Alternative Assets Definition: What You Need to Know

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There is a long list of alternative investments that separates them from long-only, publicly traded investments in stocks, bonds, and cash (often referred to as traditional investments). The phrases “conventional” and “alternative” should not be interpreted to mean that alternatives are uncommon or that they are relatively new to the world of investing. Real estate and commodities, which are probably two of the oldest types of investments, are examples of alternative investments.

Alternative investments also include unconventional ways to invest in specialized vehicles like hedge funds and private equity firms. These funds might enable the management to use leverage, and derivatives, invest in illiquid assets and take short positions.

These vehicles may invest in both conventional assets (such as stocks, bonds, and cash) and nonconventional assets. Alternative investment management strategies are often active. Many of the following traits are frequently found in alternative investments:

  • Limited area of expertise among investment managers
  • Returns have a relatively poor link to returns from traditional investments.
  • Less transparency and less oversight than in conventional investing
  • Historical risk and return statistics are scarce.
  • Special tax and legal considerations
  • Higher costs, frequently including incentive or performance fees
  • Redeeming restrictions (also known as “lockups” and “gates”)

In addition to the more conventional long-only positions in stocks, bonds, and cash, other assets can be used. Hedge funds, private equity, real estate, natural resources, and infrastructure are the five primary areas of alternative investments.

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A financial asset that is classified as an alternative investment does not fall within the traditional equity, income, or cash classifications. It includes things like real estate, commodities, hedge funds, private equity (like audax private equity) or venture capital, and tangible assets. The Securities and Exchange Commission (SEC) of the United States does not regulate most alternative investments as strictly and they are typically a little less liquid. Alternative investments, which were previously only available to accredited or institutional investors, are now accessible to retail investors through alternative funds.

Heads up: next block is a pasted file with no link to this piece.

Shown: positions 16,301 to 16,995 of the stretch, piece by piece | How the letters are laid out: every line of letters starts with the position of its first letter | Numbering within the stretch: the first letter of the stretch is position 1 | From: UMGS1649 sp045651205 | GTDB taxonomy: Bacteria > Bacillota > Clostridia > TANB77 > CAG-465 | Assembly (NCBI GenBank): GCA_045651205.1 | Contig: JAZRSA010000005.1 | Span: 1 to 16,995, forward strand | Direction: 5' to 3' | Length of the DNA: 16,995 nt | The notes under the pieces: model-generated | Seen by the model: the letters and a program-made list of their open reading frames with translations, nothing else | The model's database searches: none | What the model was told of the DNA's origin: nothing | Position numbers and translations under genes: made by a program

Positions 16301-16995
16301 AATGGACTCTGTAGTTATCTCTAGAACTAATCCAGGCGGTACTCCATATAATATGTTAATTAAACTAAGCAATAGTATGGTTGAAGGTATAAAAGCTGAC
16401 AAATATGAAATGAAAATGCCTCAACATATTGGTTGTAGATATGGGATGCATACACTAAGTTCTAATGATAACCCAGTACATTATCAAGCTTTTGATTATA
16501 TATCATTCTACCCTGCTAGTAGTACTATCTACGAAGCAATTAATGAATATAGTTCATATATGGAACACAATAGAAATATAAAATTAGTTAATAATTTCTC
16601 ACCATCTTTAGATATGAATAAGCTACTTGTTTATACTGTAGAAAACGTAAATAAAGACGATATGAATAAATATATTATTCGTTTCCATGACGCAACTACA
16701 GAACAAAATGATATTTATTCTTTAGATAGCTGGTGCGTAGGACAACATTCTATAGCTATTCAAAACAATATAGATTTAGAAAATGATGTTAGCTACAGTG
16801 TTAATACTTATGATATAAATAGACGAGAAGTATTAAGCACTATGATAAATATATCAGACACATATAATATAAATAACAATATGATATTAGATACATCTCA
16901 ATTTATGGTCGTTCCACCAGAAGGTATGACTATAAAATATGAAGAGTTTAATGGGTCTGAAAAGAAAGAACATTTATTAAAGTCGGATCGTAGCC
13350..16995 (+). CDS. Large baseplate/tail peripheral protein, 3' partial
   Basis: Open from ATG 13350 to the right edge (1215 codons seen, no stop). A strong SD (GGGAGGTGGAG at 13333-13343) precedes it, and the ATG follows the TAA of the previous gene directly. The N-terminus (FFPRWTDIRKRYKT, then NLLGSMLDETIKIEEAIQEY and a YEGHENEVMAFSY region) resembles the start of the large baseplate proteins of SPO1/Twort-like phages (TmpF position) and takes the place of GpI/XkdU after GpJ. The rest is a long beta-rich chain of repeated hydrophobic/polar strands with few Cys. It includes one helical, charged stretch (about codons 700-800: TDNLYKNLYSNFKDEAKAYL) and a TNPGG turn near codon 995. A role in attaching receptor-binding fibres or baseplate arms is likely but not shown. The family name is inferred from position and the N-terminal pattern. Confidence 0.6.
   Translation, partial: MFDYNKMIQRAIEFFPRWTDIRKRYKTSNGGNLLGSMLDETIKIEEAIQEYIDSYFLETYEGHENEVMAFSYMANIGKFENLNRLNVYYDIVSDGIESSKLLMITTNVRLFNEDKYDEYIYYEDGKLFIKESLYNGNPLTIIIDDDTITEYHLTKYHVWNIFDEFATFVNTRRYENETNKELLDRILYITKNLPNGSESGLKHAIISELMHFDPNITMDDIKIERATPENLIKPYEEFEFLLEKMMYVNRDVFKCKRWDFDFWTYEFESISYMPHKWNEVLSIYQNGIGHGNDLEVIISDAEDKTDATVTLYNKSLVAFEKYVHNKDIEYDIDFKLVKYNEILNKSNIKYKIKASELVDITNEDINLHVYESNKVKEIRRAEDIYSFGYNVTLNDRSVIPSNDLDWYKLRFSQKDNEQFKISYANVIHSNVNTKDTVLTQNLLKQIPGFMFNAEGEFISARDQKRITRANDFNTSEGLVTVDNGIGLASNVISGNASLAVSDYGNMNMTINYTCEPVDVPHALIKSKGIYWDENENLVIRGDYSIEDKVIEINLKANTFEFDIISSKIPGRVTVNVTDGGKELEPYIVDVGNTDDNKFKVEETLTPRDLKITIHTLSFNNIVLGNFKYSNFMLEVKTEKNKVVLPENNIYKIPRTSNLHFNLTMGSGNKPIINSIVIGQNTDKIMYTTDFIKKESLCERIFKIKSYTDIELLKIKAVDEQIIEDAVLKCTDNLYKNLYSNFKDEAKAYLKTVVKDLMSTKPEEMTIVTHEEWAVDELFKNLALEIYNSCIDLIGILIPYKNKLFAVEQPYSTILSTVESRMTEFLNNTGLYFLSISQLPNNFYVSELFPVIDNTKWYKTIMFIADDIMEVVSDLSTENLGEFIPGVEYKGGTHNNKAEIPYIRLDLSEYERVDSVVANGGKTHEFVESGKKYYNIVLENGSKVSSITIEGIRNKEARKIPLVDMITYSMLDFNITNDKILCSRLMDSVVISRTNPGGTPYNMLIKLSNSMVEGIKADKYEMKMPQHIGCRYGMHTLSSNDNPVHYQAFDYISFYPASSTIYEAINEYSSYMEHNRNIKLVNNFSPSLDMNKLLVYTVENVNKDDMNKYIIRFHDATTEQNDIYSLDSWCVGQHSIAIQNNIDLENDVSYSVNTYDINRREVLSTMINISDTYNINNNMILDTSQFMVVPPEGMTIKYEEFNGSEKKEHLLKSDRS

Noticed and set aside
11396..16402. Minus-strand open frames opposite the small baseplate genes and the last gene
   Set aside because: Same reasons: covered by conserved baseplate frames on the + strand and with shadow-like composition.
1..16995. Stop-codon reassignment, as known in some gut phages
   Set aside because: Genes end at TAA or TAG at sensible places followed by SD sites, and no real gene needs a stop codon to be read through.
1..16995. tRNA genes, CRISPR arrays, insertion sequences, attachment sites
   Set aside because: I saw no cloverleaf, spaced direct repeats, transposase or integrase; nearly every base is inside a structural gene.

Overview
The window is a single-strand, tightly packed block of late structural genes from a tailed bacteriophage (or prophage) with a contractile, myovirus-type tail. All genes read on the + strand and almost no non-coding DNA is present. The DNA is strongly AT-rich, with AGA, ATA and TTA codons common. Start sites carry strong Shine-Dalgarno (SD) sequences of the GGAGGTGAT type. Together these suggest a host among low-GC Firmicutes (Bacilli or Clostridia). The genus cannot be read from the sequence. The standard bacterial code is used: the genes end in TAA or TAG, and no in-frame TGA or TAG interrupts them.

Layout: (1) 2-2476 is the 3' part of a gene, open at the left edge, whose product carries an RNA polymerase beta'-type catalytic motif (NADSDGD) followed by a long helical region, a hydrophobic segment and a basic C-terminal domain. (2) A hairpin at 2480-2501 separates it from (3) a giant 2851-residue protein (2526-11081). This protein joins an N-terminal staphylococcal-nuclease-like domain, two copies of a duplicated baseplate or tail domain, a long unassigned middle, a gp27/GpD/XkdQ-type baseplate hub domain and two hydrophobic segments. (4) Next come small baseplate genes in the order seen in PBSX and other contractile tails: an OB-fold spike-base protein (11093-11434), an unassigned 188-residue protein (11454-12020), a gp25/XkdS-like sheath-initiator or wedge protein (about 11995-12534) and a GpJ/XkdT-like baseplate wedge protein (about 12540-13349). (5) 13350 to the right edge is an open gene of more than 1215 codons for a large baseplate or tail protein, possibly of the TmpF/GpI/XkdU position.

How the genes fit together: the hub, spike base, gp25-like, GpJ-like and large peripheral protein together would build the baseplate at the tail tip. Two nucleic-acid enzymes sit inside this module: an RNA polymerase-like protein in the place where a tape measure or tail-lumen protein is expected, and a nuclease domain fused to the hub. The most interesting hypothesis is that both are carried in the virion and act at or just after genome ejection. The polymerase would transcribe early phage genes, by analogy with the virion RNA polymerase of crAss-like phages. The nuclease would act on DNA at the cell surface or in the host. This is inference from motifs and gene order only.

Due to their complexity, lack of regulation, and level of risk, most alternative investment assets are owned by accredited, high-net-worth individuals or institutional investors. When compared to mutual funds and exchange-traded funds, many alternative investments have high minimum investment requirements and cost structures (ETFs). Additionally, there are fewer opportunities for these investments to promote to potential investors and provide verifiable performance statistics. Although starting minimums and upfront investment fees for alternative assets may be expensive, transaction costs are often lower than those for conventional assets because of lower levels of turnover.

Poor Regulations Thoughts

Due to a lack of restrictions, alternative investments are vulnerable to investment fraud and scams even when they don’t involve rare goods like coins or works of art. Alternative investments may fall under a less defined legal framework than traditional investments. Therefore, it is crucial that investors perform thorough due diligence when thinking about alternative investments. Some alternative products are only open to accredited investors. Those with a net worth of more than $1 million are considered accredited investors.

Fun Fact
Some alternative investments are only available to “authorized” investors, such as individuals having a net worth of at least $1 million or a yearly income of at least $200,000.

How an Investor Can Benefit from Alternative Investments?

Because alternative investments have a low correlation with the stock and bond markets and keep their value during a market slump, some investors look for them. Hard assets like gold, oil, and real estate are also reliable inflation hedges. In order to diversify their assets, many significant organizations, including pension funds and family offices, look to alternative investment vehicles.

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